Shibamata Taishakuten Temple – Home of the Lotus Sutra Wood Carvings
Shibamata Taishakuten Temple is most notable for its exquisite Buddhist carvings which are a wonder of craftsmanship. See them for yourself.
Shibamata Taishakuten, formally Kyoei-zan Daikyouji Temple, is a Buddhist temple in the Shibamata district of Tokyo. The temple is famous for its “prayer wall” composed of panels depicting scenes from the Lotus Sutra (a central text of Mahayana Buddhism). Each painstakingly etched panel tells a story, not least of the skill and artfulness of the craftsmen who made them.
Shibamata Taishakuten Overview
Shibamata Taishakuten was founded by Nichiei Jōnin in the 17th century. A statue of the god Taishakuten disappeared from the temple not long after its opening. Long feared lost, the statue was eventually discovered submerged in a spring, from which it was retrieved and restored to its former glory. The spring is still thought of as sacred. Taishakuten is best known for its Lotus Sutra carvings. Protected by glass, the carvings are treasured but can be viewed for ¥400.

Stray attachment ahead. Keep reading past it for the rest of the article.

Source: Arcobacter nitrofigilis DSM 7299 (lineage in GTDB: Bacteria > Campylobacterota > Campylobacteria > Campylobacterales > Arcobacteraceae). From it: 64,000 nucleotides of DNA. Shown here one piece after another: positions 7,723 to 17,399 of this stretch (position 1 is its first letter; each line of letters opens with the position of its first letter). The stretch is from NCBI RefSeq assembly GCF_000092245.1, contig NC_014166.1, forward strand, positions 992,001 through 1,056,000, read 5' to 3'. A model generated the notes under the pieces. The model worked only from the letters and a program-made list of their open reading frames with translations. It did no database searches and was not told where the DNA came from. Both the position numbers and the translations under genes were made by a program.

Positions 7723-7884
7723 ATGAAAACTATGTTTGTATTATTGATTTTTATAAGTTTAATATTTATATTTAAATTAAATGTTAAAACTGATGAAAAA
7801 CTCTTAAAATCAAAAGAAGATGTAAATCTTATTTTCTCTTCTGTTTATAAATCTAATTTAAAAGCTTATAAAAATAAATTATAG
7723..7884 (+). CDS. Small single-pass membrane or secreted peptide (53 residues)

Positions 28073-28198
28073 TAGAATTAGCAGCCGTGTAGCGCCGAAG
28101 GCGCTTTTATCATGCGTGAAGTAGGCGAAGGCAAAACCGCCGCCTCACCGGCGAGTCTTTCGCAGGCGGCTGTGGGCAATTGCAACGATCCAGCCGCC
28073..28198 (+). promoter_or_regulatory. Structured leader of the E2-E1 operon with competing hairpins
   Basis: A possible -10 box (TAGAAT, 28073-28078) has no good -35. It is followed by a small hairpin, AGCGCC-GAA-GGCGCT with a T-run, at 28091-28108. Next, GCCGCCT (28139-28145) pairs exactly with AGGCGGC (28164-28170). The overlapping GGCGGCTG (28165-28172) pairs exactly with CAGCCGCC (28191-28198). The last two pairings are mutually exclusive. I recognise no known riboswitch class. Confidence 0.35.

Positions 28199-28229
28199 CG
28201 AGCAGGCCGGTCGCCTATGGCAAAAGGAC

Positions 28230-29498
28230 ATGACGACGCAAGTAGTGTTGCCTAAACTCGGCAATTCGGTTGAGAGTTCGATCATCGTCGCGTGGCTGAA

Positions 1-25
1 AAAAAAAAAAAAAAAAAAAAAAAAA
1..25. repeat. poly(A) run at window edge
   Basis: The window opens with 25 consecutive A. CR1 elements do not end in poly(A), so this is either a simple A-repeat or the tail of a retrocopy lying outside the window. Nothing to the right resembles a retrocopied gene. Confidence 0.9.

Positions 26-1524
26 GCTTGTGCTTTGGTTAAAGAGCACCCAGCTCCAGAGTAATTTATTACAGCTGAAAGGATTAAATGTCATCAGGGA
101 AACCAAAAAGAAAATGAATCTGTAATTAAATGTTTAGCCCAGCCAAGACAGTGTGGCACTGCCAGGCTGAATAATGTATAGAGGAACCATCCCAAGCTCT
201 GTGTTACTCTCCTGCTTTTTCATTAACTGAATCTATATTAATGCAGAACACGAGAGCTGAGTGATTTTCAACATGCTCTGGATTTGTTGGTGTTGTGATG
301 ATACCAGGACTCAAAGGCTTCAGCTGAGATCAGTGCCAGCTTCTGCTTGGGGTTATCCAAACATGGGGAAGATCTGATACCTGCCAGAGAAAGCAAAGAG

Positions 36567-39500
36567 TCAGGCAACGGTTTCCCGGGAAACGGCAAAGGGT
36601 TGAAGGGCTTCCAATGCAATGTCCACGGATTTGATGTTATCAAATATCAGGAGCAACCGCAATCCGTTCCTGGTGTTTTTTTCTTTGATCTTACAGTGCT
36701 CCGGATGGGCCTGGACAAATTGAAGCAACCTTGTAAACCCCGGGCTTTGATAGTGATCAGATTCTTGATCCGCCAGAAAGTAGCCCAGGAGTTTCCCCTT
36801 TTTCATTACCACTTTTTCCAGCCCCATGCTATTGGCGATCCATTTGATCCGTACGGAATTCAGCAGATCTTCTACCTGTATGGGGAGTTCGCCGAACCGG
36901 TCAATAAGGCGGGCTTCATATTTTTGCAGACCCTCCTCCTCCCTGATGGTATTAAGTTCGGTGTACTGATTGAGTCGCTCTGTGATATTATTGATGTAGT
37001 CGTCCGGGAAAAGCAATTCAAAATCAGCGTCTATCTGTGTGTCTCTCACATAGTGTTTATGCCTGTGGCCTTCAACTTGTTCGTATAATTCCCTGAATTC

The Lucky Dragon’s Pine Tree
In front of the temple stands Zui-ryu-no-matsu – the Lucky Dragon Tree. Aged at almost 500 years old, it’s had plenty of time to grow, and it certainly shows. If you look carefully you’ll see the resemblance to a certain mythical beast that gives the tree its name. The tree’s secret to a long life? Sake. Which is to this day mixed in with its fertilizer.
The Birthplace of Tora-san
Shibamata is also famous as the home of Tora-san, the lead character in the TV series Otoko wa tsurai yo (男はつらいよ, It’s tough being a man). The show follows the adventures of an anti-hero salesman as he travels through a rapidly modernizing Japan. It’s the longest-running series in film history, with more than 80 million viewers between 1969 and 1995.
Address: 7-10-3 Shibamata, Katsushika, Tokyo
Telephone: +81 3-3657-288
Getting to Shibamata Taishakuten
Take the Keisei Kanamachi Line and alight at Shibamata Station. Five minutes on foot from here.
Duration Of Visit
Period Of Visit
9AM to 4PM (closed December 31 and January 1))
New Year Holidays (December 31 and January 1).
Free (carvings and garden access: 400 yen).